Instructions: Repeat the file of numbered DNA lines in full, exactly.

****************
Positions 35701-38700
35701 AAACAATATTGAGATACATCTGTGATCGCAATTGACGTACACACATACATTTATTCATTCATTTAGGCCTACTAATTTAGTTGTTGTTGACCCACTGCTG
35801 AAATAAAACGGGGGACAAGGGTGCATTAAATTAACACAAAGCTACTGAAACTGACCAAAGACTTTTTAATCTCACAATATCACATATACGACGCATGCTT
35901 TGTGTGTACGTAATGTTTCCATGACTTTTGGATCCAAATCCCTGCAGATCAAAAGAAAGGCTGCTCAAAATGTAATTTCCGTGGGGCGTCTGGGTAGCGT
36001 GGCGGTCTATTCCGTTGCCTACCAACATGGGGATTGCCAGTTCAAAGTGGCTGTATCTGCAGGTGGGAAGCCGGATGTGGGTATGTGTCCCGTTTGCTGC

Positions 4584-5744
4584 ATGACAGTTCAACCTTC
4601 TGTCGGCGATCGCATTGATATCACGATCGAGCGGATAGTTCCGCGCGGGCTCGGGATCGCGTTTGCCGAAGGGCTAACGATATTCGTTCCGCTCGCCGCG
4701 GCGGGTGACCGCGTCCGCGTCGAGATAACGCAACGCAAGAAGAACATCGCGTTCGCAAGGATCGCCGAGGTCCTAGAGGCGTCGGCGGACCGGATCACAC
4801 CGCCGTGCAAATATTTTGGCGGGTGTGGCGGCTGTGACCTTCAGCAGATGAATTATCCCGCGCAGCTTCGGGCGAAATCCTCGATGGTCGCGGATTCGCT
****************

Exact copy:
Positions 35701-38700
35701 AAACAATATTGAGATACATCTGTGATCGCAATTGACGTACACACATACATTTATTCATTCATTTAGGCCTACTAATTTAGTTGTTGTTGACCCACTGCTG
35801 AAATAAAACGGGGGACAAGGGTGCATTAAATTAACACAAAGCTACTGAAACTGACCAAAGACTTTTTAATCTCACAATATCACATATACGACGCATGCTT
35901 TGTGTGTACGTAATGTTTCCATGACTTTTGGATCCAAATCCCTGCAGATCAAAAGAAAGGCTGCTCAAAATGTAATTTCCGTGGGGCGTCTGGGTAGCGT
36001 GGCGGTCTATTCCGTTGCCTACCAACATGGGGATTGCCAGTTCAAAGTGGCTGTATCTGCAGGTGGGAAGCCGGATGTGGGTATGTGTCCCGTTTGCTGC

Positions 4584-5744
4584 ATGACAGTTCAACCTTC
4601 TGTCGGCGATCGCATTGATATCACGATCGAGCGGATAGTTCCGCGCGGGCTCGGGATCGCGTTTGCCGAAGGGCTAACGATATTCGTTCCGCTCGCCGCG
4701 GCGGGTGACCGCGTCCGCGTCGAGATAACGCAACGCAAGAAGAACATCGCGTTCGCAAGGATCGCCGAGGTCCTAGAGGCGTCGGCGGACCGGATCACAC
4801 CGCCGTGCAAATATTTTGGCGGGTGTGGCGGCTGTGACCTTCAGCAGATGAATTATCCCGCGCAGCTTCGGGCGAAATCCTCGATGGTCGCGGATTCGCT